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Crime and Courts Bill [HL] 2012-13
(This Bill is from a previous session)
Bill is now an Act
Type of Bill:
The Bill was announced in the Queen's speech of 9 May 2012, and was introduced to the House of Lords the following day. With a few small exceptions, its provisions extend to the whole of the United Kingdom.
It aims to reduce and prevent crime and increase judicial transparency by establishing a National Crime Agency and reforming the courts and tribunals service.
The Bill will allow for:
- the establishment of a National Crime Agency (NCA) to investigate organised and complex crime, enhance border security and tackle cyber crime and the sexual abuse and exploitation of children
- the ban on broadcasting in courts to be overturned in limited circumstances, with the aim of making the justice system more open and transparent
- the introduction of a single county court system and a single family court to allow greater flexibility and increase efficiency
- greater transparency and diversity in judicial appointments, with increased deployment flexibility allowing judges to move between courts and tribunals more efficiently
- the reform of community sentencing to ensure proper punishment and effective rehabilitation
- the creation of the new offence of drug driving
- immigration reforms that would grant greater powers to immigration officers, and allow the Secretary of State to remove the right of appeal under particular circumstances in certain immigration cases
The Bill's central proposal - the establishment of the NCA - was announced in July 2010, alongside the government's consultation on the future of policing. The NCA will assume the powers of the Serious Organised Crime Agency and the Child Exploitation and Online Protection Centre, and the National Policing Improvement Agency will also be abolished as part of the proposals. The NCA is planned to become fully operational by December 2013, and the agency's head, Keith Bristow QPM, will be accountable to the Home Secretary.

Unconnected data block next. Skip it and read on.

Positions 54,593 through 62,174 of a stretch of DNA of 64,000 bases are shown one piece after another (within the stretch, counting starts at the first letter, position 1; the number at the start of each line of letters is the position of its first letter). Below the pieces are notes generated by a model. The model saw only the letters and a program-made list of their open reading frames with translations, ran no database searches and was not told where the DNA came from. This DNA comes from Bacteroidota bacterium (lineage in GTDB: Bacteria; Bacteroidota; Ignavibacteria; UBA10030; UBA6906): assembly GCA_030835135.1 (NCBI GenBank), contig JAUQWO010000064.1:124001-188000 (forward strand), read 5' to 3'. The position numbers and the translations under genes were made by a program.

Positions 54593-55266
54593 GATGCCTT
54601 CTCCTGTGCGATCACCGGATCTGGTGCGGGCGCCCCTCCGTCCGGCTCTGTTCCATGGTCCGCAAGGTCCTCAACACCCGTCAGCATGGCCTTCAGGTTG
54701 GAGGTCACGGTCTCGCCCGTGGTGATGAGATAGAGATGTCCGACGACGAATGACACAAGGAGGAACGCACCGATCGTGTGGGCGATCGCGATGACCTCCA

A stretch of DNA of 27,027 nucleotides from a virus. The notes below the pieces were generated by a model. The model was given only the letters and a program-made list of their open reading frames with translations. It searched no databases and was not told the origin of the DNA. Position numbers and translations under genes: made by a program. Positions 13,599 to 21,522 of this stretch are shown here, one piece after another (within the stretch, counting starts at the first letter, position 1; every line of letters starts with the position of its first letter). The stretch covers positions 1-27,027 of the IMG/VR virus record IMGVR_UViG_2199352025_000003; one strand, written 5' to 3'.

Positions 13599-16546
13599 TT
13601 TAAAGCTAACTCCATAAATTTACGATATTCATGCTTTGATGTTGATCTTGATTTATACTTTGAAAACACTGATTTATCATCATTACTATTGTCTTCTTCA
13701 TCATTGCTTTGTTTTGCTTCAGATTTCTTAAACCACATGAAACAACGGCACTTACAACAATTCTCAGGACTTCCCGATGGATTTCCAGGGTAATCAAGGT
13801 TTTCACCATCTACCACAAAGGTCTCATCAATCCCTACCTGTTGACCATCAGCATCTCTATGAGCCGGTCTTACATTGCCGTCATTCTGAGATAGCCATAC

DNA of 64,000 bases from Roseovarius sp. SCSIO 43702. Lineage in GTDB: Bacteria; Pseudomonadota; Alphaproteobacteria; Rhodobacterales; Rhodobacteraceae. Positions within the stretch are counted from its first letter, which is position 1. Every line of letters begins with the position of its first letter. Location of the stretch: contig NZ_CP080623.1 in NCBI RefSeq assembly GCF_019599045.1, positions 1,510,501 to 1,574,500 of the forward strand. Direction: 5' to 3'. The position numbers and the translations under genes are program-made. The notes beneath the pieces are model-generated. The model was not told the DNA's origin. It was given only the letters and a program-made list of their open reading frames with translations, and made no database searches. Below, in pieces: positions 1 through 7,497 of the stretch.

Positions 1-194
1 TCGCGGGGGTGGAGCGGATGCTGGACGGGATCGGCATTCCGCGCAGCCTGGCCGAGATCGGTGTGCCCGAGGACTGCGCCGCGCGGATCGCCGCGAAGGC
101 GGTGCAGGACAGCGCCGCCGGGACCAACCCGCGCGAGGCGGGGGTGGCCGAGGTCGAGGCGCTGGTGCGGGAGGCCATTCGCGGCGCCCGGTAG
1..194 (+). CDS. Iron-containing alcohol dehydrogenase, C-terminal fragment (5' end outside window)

The lifting of the ban on courtroom filming was announced in September 2011, with Ken Clarke saying that only the judge's summary remarks in the Court of Appeal would be broadcast initially. This would later be extended to summary remarks in the Crown Court. The justice secretary also announced that an unprecedented level of information about the performance of courts will be published in future to allow everyone to see how their local courts were working.
Plans to create the NCA received a mixed reaction from stakeholders. The Local Government Information Unit was concerned that an "American style" central approach might strip out resources from local police forces, while the British Retail Consortium was pleased that a new agency would "take the lead on organised crime".